When J gets to 1969 (not a great time for a man of his color), he meets the younger K (Josh Brolin), a friendlier and more jocular version of the K he knows. Young K is also a much better conversationalist, a character trait that is owed to his flirtatious relationship with the younger Agent O (Alice Eve). When J tells K that he is from the future and has come to stop Boris, K believes him (as absurd as the story sounds) and they get to work. Together, the men try to track Boris down and prevent him from setting in motion the imminent destruction of the planet.

Opening in a style more akin to Men in Black 2 than Men in Black, with silly dialogue and cutesy aliens, the movie hits its stride about 20 minutes in, with the introduction of the possibility of time travel and the ripple that was caused by K’s death over 40 years ago. The script stumbles along in the early scenes, but eventually coalesces into a decent story with several very touching moments. Cohen, wisely, doesn’t get too tangled up in the space-time continuum technicalities (the movie is aimed at teens, after all), but throws in just enough scientific jargon to sound legitimate.

Jones, like Robert De Niro, is funniest when he is oblivious to everything comical happening around him. His performance here is just further proof of that fact. Smith, in his first role in four years, appears refreshed and re-energized as an actor. His performance in Men in Black 3 relies more heavily on comedic timing and verbal sparring than on silly faces and faux macho bravado.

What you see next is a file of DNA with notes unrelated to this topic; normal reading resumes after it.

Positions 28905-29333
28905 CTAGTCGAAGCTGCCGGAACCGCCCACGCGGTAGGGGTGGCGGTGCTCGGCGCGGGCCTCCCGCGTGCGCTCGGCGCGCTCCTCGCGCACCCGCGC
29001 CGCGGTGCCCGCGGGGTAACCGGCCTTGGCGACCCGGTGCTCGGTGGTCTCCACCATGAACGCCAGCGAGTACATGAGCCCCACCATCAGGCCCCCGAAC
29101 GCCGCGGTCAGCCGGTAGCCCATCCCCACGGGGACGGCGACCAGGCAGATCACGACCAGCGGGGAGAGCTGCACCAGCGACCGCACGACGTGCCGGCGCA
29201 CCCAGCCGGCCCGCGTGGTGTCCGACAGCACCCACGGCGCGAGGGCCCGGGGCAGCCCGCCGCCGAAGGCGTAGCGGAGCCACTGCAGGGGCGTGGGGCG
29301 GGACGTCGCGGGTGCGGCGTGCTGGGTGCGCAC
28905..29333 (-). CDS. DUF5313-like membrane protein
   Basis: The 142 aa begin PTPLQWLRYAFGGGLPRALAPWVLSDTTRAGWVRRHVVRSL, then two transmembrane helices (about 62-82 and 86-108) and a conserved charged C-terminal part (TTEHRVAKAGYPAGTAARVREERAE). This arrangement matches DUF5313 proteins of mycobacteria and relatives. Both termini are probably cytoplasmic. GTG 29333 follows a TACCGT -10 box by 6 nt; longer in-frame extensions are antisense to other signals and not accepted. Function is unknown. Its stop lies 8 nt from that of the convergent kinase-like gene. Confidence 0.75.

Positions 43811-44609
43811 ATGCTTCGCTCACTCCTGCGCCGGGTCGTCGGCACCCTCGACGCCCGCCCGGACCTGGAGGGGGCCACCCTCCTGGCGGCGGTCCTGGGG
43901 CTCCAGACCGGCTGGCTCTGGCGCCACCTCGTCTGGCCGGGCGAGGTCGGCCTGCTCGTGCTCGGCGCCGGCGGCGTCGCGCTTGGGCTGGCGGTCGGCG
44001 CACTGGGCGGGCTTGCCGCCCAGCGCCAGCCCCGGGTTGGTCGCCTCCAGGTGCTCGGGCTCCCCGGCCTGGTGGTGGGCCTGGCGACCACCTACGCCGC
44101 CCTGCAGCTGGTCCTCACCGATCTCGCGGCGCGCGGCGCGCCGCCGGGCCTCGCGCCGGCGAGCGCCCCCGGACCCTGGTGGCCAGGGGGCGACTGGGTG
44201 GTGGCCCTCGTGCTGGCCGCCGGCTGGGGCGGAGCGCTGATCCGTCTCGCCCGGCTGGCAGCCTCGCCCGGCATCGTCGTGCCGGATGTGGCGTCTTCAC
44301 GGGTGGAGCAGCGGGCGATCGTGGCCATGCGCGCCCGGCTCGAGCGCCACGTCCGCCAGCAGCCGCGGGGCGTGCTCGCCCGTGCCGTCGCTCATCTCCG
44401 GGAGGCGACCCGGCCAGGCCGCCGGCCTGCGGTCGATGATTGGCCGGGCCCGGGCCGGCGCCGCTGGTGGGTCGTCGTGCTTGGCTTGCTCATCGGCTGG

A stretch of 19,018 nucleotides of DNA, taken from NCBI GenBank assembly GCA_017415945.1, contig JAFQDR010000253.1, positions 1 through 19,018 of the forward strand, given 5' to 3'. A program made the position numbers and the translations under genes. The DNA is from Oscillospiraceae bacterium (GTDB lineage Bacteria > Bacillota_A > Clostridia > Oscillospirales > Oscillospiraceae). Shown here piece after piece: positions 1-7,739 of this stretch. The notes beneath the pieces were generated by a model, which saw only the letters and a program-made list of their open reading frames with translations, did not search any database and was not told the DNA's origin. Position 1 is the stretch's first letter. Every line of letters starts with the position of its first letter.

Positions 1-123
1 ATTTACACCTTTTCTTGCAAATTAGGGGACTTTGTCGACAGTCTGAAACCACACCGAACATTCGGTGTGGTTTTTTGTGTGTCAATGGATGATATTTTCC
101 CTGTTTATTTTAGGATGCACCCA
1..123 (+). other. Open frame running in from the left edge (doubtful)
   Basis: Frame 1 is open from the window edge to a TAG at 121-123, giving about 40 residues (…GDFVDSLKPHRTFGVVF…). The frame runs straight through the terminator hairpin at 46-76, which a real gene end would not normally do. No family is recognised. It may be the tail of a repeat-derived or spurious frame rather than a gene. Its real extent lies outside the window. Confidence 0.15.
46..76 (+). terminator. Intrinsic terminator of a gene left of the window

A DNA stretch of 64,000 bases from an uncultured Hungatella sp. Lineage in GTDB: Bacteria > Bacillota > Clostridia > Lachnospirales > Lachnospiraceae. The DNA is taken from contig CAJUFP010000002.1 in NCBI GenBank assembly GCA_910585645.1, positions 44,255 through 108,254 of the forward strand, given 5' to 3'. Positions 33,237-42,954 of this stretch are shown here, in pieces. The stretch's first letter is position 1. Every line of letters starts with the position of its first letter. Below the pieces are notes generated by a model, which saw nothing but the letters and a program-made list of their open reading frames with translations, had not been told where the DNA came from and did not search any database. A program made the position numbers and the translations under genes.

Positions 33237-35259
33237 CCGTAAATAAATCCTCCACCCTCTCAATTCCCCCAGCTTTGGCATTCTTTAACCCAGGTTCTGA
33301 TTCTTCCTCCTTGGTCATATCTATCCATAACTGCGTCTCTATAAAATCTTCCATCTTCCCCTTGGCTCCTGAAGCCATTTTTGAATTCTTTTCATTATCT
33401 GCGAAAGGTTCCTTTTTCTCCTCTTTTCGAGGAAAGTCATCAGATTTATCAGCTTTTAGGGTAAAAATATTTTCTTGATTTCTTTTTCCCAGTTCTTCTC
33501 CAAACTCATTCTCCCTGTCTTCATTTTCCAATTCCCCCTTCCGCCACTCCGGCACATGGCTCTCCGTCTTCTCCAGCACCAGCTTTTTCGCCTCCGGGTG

The real success of the film comes from the wonderfully talented supporting cast. Nothing will prepare you for Brolin’s dead on performance as a younger Tommy Lee Jones. Somehow, Brolin has mastered Jones’ vocal cadence and the rhythm with which he delivers his dialogue and one-liners. Thompson is also delightful, as always. Her first scene may be one of the funniest of the franchise, and definitely one of the highlights of her fantastic career.

Clement, who has become an unpredictably huge mainstream star, plays Boris the Animal with such devotion that you wonder if no one has told him that the Academy doesn’t really recognize these types of performances. Michael Stuhlbarg (A Serious Man, Hugo) gives the film’s most hilarious performance as Griffin, the last member of an alien race that can see every possible timeline of events simultaneously. (“It’s an incredible pain in the ass,” he says about his onerous ability.) Stuhlbarg manages to appear both psychologically present and absent in every scene since he is always watching any number of realities. It is a truly remarkable feat.

Men in Black 3 is surprisingly entertaining and reminiscent of the tone and creativity of the first movie. If nothing else, it can be said to succeed because it will make you forget that Men in Black 2 ever happened.

Men in Black III Trailer